Kathryn R.K. Benson, Navjot Sandhu, Carrie Zhang, Ryan Ko, Diego A.S. Toesca, Phoebe E. Lee, Rie Von Eyben, Maximilian Diehn, Michael Gensheimer, Peter G. Maxim, et al.
American Journal of Clinical Oncology; https://doi.org/10.1097/coc.0000000000000864

Abstract:
Purpose: The aim of this study was to report local failure (LF) outcomes and associated predictors in patients with oligometastatic colorectal cancer (CRC) treated with stereotactic ablative radiotherapy (SABR). Materials and Methods: We retrospectively reviewed patients with CRC metastases to the brain, liver, spine, or lung treated with SABR between 2001 and 2016. Time to LF was summarized using cumulative incidence of LF curves with death as a competing risk. Results: The analysis included a total of 130 patients and 256 lesions. Of the metastases treated, 129 (50%) were brain, 50 (20%) liver, 49 (19%) spine, and 28 (11%) lung. Median gross tumor volume was 24 mL for liver metastases, 2 mL for brain metastases, 4 mL for spine metastases, and 1 mL for lung metastases. The overall 1, 2, and 3-year cumulative incidence of LF rates were 21.6% (16.5, 27.1), 28.2% (22.3, 34.4), and 31.5% (25.2, 38.0), respectively. LF was highest among the liver metastases (1 y: 26.0%, 2 y: 38.5%), followed by spine (1 y: 25.1%, 2 y: 31.1%), brain (1 y: 20%, 2 y: 25.2%), and lung (1 y: 13.7%, 2 y: insufficient data). Metastases from right-sided primary CRC were significantly more likely to have LF (P=0.0146, HR=2.23). Biologically effective dose>70 Gy, defined using a standard linear quadratic model using α/β ratio of 10 on the individual lesion level, and pre-SABR chemotherapy were also significant predictors of LF (P= 0.0009 and 0.018, respectively). Conclusions: CRC metastases treated with SABR had significantly higher rates of LF if they originated from right-sided primary CRC, compared with left-sided. Liver metastases had the highest rates of LF compared with other metastatic sites. Thus, CRC liver metastases and metastases from right-sided CRC may benefit from more aggressive radiotherapy.
, Jacqueline M. Ferguson, Allison Kurian, Melissa Bondy, Manali I. Patel
American Journal of Clinical Oncology; https://doi.org/10.1097/coc.0000000000000865

Abstract:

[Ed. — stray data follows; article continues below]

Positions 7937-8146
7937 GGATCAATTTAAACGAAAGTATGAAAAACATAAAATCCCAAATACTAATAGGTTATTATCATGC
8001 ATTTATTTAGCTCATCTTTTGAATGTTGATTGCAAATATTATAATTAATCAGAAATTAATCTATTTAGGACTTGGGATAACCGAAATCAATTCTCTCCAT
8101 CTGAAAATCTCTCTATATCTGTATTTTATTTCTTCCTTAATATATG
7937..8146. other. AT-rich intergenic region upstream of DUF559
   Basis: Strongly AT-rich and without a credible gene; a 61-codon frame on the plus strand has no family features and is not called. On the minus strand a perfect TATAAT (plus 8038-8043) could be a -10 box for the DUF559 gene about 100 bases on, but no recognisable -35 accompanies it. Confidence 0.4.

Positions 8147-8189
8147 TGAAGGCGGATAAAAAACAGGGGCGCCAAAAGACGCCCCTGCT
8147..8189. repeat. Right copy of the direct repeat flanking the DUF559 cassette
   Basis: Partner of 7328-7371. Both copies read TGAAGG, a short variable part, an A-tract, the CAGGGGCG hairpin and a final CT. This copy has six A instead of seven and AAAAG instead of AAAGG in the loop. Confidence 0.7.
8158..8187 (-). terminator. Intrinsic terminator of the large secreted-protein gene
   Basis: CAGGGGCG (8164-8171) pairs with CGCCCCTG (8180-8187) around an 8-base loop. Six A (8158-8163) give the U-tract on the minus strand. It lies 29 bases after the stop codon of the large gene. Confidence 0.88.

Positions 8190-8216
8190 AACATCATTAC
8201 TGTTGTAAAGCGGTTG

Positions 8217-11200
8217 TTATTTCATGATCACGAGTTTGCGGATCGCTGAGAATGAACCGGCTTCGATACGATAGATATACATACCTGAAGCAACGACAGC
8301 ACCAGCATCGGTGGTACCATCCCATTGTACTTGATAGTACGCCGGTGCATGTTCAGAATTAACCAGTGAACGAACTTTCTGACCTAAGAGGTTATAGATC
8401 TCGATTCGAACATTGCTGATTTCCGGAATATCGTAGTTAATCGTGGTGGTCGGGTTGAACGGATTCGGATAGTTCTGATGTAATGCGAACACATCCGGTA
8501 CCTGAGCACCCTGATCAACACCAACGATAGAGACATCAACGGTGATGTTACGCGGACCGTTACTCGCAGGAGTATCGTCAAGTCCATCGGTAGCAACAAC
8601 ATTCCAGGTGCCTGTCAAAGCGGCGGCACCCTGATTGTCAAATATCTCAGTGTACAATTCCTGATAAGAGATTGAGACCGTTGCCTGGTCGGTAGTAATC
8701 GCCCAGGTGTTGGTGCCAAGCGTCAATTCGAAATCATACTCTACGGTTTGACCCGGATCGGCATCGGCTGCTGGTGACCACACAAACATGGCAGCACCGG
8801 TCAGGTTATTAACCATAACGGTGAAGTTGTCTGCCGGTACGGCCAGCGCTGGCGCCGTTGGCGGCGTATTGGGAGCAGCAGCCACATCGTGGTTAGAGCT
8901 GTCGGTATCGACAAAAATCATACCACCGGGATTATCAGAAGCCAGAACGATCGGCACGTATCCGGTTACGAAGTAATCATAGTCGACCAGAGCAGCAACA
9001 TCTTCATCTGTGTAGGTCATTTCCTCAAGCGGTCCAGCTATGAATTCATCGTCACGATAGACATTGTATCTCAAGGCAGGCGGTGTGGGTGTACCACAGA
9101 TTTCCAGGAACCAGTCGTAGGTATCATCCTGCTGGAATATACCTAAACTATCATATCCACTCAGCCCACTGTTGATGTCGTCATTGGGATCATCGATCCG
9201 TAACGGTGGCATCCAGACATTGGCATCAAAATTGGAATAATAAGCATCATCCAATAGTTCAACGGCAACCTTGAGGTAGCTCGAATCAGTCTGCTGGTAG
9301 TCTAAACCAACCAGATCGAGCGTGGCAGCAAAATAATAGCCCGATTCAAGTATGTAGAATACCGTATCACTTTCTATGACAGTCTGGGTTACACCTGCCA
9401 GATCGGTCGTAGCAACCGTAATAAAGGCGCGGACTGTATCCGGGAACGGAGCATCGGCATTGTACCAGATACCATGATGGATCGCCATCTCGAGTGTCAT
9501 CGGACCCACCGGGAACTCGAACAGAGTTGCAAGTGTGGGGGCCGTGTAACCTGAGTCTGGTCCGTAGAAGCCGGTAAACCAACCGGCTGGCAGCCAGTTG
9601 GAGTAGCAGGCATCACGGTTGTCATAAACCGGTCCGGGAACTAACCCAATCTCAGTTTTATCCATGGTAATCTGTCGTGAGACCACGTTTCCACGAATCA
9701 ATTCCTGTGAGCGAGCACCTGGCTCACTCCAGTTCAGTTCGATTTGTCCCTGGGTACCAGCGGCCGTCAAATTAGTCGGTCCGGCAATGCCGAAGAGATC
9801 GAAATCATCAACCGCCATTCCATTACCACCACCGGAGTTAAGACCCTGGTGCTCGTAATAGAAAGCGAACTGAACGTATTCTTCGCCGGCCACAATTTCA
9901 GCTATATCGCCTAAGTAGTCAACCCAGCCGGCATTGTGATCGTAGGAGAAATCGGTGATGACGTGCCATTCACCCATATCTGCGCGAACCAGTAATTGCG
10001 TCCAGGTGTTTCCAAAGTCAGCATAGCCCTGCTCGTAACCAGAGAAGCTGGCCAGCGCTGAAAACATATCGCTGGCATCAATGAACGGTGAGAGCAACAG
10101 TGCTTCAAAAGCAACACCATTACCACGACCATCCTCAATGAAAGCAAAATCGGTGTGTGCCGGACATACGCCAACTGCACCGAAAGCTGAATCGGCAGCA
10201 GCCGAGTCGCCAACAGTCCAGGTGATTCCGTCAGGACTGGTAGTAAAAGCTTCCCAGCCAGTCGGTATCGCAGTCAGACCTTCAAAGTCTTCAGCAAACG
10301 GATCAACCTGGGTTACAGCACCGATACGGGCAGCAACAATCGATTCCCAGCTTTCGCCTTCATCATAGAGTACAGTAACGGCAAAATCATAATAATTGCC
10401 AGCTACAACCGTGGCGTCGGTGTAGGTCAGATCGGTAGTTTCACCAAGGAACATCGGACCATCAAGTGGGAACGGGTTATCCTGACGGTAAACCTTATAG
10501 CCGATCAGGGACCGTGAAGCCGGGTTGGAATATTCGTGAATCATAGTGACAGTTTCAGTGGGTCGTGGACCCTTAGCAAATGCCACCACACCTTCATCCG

Objectives: The coronavirus disease 2019 (COVID-19) pandemic abruptly disrupted cancer care. The impact of these disruptions on patient experiences remain relatively understudied. The objective of this study was to assess patients’ perspectives regarding the impact of COVID-19 on their experiences, including their cancer care, emotional and mental health, and social determinants of health, and to evaluate whether these outcomes differed by cancer stage. Materials and Methods: We conducted a survey among adults with cancer across the United States from April 1, 2020 to August 26, 2020 using virtual snowball sampling strategy in collaboration with professional organizations, cancer care providers, and patient advocacy groups. We analyzed data using descriptive statistics, χ2 and t tests. Results: Three hundred twelve people with cancer participated and represented 38 states. The majority were non-Hispanic White (n=183; 58.7%) and female (n=177; 56.7%) with median age of 57 years. Ninety-one percent spoke English at home, 70.1% had health insurance, and 67% had access to home internet. Breast cancer was the most common diagnosis (n=67; 21.5%). Most had Stage 4 disease (n=80; 25.6%). Forty-six percent (n=145) experienced a change in their care due to COVID-19. Sixty percent (n=187) reported feeling very or extremely concerned that the pandemic would affect their cancer and disproportionately experienced among those with advanced cancer stages compared with earlier stages (P<0.001). Fifty-two percent (n=162) reported impact of COVID-19 on 1 or more aspects of social determinants of health with disproportionate impact among those with advanced cancer stages compared with earlier stages. Conclusions: COVID-19 impacted the care and well-being of patients with cancer and this impact was more pronounced among people with advanced cancer stages. Future work should consider tailored interventions to mitigate the impact of COVID-19 on patients with cancer.